A non-partisan report produced on California charter schools
could be a template for many other states, including Arkansas
, with the difference only in numbers. From Dianne Ravitch's excerpt:
Over the past 15 years, California charter schools have received more than $2.5 billion in tax dollars or taxpayer subsidized funds to lease, build, or buy school buildings.
Nearly 450 charter schools have opened in places that already had enough classroom space for all students—and this overproduction of schools was made possible by generous public support, including $111 million in rent, lease, or mortgage payments picked up by taxpayers, $135 million in general obligation bonds, and $425 million in private investments subsidized with tax credits or tax exemptions.
For three-quarters of California charter schools, the quality of education on offer—based on state and charter industry standards—is worse than that of a nearby traditional public school that serves a demographically similar population. Taxpayers have provided these schools with an estimated three-quarters of a billion dollars in direct funding and an additional $1.1 billion in taxpayer-subsidized financing.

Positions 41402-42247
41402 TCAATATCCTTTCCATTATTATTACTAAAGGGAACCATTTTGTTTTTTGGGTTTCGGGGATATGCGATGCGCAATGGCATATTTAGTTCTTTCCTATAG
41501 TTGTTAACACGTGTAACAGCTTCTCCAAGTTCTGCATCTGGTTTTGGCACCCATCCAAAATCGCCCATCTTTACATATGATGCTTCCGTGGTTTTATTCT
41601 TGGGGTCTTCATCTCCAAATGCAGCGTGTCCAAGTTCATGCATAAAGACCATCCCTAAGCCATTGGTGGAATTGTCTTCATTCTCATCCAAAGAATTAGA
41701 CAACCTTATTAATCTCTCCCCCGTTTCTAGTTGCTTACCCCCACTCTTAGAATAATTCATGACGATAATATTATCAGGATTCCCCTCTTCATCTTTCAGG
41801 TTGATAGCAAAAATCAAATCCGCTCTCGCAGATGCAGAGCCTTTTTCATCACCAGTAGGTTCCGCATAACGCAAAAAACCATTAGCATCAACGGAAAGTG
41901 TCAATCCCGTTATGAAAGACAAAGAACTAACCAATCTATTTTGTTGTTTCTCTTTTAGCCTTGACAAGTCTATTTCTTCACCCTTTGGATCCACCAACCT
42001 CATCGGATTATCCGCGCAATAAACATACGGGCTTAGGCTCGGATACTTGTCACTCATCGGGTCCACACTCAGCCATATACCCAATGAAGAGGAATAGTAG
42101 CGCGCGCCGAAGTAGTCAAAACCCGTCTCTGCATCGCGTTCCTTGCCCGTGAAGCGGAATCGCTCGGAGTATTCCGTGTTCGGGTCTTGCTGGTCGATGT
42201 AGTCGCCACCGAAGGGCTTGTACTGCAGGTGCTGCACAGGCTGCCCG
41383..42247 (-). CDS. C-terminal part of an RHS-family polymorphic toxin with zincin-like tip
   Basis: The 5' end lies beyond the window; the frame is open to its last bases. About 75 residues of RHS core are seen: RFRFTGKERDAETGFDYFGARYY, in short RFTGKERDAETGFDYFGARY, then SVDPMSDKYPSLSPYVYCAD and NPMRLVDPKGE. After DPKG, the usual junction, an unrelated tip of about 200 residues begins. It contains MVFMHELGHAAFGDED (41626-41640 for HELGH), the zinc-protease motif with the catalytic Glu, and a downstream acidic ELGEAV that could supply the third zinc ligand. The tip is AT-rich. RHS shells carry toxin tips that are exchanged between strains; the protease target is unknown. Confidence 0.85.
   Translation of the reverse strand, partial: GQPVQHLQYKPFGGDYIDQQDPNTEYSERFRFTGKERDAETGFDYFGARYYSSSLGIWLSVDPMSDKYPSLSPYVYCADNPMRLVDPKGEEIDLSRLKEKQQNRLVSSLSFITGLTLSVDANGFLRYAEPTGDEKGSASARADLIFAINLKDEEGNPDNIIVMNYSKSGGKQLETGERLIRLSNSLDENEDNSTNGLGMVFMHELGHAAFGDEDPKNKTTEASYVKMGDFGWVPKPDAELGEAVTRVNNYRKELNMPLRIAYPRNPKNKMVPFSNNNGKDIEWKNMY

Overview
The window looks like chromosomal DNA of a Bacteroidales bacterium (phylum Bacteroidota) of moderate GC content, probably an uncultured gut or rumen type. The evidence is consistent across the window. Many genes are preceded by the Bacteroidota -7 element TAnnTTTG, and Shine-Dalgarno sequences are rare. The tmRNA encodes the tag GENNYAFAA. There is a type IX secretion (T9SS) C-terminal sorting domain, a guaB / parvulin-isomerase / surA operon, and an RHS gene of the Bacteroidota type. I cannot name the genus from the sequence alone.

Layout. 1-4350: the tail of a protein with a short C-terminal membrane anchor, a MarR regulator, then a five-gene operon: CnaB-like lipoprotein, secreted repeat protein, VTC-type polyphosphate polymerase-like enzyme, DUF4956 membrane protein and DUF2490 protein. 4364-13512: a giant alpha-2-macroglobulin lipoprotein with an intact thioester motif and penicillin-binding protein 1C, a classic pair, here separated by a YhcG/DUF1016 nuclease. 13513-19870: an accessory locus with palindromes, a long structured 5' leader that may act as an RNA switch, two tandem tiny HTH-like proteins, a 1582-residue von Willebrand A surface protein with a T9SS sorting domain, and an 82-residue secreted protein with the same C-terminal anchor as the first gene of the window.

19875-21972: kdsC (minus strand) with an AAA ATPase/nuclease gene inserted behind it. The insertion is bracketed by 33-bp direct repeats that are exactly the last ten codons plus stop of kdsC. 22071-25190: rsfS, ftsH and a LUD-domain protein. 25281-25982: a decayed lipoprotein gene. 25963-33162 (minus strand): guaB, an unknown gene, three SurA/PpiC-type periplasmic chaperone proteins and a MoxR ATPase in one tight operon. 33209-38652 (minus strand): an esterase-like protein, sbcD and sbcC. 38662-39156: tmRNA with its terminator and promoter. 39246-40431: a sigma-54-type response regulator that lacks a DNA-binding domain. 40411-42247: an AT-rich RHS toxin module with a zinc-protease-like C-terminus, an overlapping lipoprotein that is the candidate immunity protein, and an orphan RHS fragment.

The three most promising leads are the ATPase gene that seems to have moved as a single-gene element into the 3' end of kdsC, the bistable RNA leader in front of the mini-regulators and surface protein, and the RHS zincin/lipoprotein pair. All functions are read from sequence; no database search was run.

I supplied emphasis for a portion that applies, and soon will apply even more, in Little Rock. The Little Rock School District
is closing campuses of succeeding schools to balance the budget while its alleged school board in state takeover, Education Commissioner Johnny Key,
has an insatiable desire to create still more charter school seats in Little Rock
and hasn't put his foot down on failing charter schools here. Something is wrong with this picture. He and the governor have, however, put their feet down against return of the Little Rock School District to democratic control.
That California report goes on and on. Schools have discriminatory policies. They are run by private organizations that buy private poperty and create real estate empires. Chains get most of the benefit, such as KIPP, which operates in Arkansas. Here's the full report.